By Tony Attwood
Before the match four writers of Untold gathered in the Swimmer for a pre-game chit-chat and the occasional noggin. (Tim joining regulars Blacksheep, Andrew and myself).
We were, I think it is fair to say, in lively, positive mood, despite the awful car crash, the aftermath of which Blacksheep and I had witnessed at the end of our journey south. It was a salutary reminder of what can happen, at the end of a week which had started with me in court arguing that a car crash of two years ago had been a mere glancing blow (my fault, I never denied it) and not something that could have caused whiplash and prolonged injury.
Indeed my experience in court on monday is also a reminder to anyone who thinks that the offer of a “no win no fee” deal from a solicitor is worth considering. The lady whose car I edged alongside (scratching my vehicle leaving no mark on hers) left court with no win, and a £5000 bill in court costs which I understand her insurance company won’t be paying. No win, no fee but they forget to tell you about the consequences if you lose.
So after a week that started in court (and being in the witness box as a defendant is nerve wracking experience for even the most up front commentator on life’s affairs) moved on to jollier things, and I reflected at that moment how lucky I am to have Arsenal as a hobby and passion. It has through my life brought me friendship, passion, enjoyment, laughter… Of course I get a bit down when we lose, but then think to myself – at least I don’t support Chelsea, Man C, Man U, Leicester, Tottenham, and the rest, where visits to the second division would have been part of my supporting life, had I chosen them.
Perhaps that is why generally speaking I am happier than some: it’s a sense of historic perspective.
Back at the Arsenal there was a planned walk out on 75 minutes, which seemed to involve 25 people, according to Blacksheep from his vantage point in the North Bank lower level. From my position in the front row of the upper east, I couldn’t see anyone leaving – and I did look.
But the Independent and Telegraph have pictures of someone holding up an anti-Wengerian banner, (at least one if not both of the pictures did not come from this game last night – it was not even from the Emirates) and yet again no comment appears anywhere that in contrast to the negativists we have our banner, paid for by ourselves, on permanent display in the stadium. I’ve printed the picture of it several times of late, so I’ll leave you today to make your way to the home page to see it in all its glory. The history of the banner and the list of subscribers is here.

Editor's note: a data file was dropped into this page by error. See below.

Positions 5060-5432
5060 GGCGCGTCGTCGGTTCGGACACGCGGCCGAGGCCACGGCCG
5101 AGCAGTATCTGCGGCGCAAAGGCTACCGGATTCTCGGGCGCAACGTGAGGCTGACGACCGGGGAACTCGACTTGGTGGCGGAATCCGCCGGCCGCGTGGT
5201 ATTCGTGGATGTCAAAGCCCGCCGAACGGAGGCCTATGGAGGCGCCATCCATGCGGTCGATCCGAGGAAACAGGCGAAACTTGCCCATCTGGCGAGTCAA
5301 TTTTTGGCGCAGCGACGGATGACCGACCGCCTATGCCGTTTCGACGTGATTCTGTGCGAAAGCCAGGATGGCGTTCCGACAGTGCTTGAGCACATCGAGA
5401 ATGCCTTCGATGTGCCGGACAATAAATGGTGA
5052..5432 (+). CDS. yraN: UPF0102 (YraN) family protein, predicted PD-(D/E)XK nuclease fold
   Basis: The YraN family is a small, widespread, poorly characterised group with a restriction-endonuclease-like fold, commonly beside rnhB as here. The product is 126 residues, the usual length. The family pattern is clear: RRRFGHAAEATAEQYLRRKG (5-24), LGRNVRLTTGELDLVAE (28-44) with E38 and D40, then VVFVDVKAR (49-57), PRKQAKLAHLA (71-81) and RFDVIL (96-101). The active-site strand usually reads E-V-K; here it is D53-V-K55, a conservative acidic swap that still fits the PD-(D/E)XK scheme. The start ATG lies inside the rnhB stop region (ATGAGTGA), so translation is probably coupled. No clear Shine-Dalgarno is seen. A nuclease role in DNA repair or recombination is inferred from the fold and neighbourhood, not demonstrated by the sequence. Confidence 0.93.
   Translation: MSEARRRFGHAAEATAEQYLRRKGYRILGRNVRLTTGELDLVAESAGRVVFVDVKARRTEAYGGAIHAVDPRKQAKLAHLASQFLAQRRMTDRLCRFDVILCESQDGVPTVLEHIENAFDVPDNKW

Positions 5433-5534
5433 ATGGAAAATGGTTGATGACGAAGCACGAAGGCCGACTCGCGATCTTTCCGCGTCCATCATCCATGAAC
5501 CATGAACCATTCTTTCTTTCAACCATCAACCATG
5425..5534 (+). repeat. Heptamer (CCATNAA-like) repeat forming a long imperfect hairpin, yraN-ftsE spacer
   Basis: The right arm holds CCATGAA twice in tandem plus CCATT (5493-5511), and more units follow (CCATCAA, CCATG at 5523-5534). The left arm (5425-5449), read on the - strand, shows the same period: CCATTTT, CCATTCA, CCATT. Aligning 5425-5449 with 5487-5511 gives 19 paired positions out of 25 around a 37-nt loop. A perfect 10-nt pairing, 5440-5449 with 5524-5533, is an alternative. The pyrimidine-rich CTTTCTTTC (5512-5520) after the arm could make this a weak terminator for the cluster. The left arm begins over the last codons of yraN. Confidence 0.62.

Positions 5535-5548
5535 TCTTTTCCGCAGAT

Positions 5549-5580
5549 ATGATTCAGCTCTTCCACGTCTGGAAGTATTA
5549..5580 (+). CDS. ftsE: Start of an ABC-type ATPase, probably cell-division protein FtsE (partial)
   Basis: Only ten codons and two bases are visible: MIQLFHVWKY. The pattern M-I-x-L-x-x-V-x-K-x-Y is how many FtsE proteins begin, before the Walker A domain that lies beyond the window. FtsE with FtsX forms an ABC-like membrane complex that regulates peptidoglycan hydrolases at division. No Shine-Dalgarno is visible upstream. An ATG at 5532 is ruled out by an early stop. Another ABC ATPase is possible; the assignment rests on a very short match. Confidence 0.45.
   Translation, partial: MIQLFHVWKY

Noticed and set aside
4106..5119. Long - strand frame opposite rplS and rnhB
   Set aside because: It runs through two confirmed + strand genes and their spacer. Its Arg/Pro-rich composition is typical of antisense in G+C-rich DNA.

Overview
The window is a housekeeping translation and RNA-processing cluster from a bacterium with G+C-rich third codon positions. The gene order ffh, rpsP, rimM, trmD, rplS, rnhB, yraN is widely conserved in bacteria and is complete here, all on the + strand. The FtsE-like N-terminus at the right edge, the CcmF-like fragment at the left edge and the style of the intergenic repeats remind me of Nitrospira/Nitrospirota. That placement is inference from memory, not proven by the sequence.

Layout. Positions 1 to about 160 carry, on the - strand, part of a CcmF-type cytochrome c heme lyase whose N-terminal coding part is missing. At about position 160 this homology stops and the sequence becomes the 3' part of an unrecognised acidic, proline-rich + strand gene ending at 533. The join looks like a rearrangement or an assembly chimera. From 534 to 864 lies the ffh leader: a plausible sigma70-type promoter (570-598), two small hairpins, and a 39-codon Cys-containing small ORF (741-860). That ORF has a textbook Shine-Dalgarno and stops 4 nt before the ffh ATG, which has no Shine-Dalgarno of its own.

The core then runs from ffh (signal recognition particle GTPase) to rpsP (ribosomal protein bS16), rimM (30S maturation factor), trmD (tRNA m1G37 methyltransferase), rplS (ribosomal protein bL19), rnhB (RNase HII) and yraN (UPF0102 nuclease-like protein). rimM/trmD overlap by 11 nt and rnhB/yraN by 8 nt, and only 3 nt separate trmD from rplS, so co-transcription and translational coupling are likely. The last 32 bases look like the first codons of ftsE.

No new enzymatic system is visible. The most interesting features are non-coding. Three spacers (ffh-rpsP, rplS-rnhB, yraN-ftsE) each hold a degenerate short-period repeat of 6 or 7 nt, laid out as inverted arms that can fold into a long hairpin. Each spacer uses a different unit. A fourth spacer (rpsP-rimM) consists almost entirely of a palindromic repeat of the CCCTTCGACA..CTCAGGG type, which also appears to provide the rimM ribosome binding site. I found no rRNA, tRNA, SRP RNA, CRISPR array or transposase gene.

And so as always the media’s rampant negativity surrounding what was a perfectly enjoyable game with some very good football, thus took on a desperate hue.
Although they did come in with the interesting snippet that
Empty seats at Premier League games shows what happens when you have live football on TV six days in a row
So maybe it wasn’t a boycott after all.
As for the transport, the Piccadilly Line, which is one of the two Underground lines that service the area was almost totally out of action for reasons that did not become clear. Vast crowds built up around Finsbury Park station, and I imagine around other stations in the area as well, and many of us diverted our attention to the regular railway line operated by Great Northern.
It can get very crowded after a game, and doubly so when there is no Picadilly Line train. So what did Great Northern do? They put on a three carriage train and allowed everyone to try and push 200 or more people into a carriage. Total insanity and incredibly dangerous. But then, hey, we’re only football supporters, so we don’t matter do we?
Back with the football Arsenal have broken through the 500 barrier in terms of the number of wins in the Premier League (only Man U being there before us) and we look sure to have Champions League football next season – something Chelsea can only dream about, and Man U are desperately hoping for, and Liverpool!!! and State Aid can only imagine.
Of course it would be wonderful to win the League again, but playing the media’s most disreputable game of all time isn’t going to make that happen. We could go down the route of Tottenham and keep disposing of managers (although doing so because a manager does make it into the top four, rather that because he doesn’t) would be a variant on the Tottenham managerial process) but the key point to notice is that changing managers, at least as far as Tottenham is concerned, fails.
Here’s the proof…
- Chris Houghton 1997-1997
- Christian Gross 1997-1998
- David Pleat 1998-1998
- George Graham 1998-2001
- David Pleat 2001-2001
- Glenn Hoddle 2001-2003
- David Pleat 2003–2004
- Jacques Santini 2004–2004
- Martin Jol 2004–2007
- Clive Allen and Alex Inglethorpe 2007-2007
- Juande Ramos 2007-2007
- Clive Allen and Alex Inglethorpe 2008-2008
- Harry Redknapp 2008-2012
- André Villas-Boas 2012 – 2013
- Tim Sherwood 2013-2014
It’s a fair old list, but as a model it doesn’t really bring with it that much glory.
- Arsenal – WBA : 2-0 Alexis with a brace
- Arsenal v West Brom Thursday 21 April 2016 – The Match Officials
- The 29 players signed by and linked to Arsenal 10 weeks before the transfer window!
More from the Arsenal History Society
- Reg Tricker: came from India, signed by Chapman, moved on to Margate.
- John Storrs who played in our first season, but then vanished.
- Joseph Frederick (“Billy”) Heath; the man who scored the very first penalty
- Patrick O’Brien: more info than previously put together, but still not much on this Arsenal man.
- John Hawley: a life saver who played for Arsenal at a most difficult time
The series on Arsenal in the 1970s is now complete – there is a full index on the AHS site.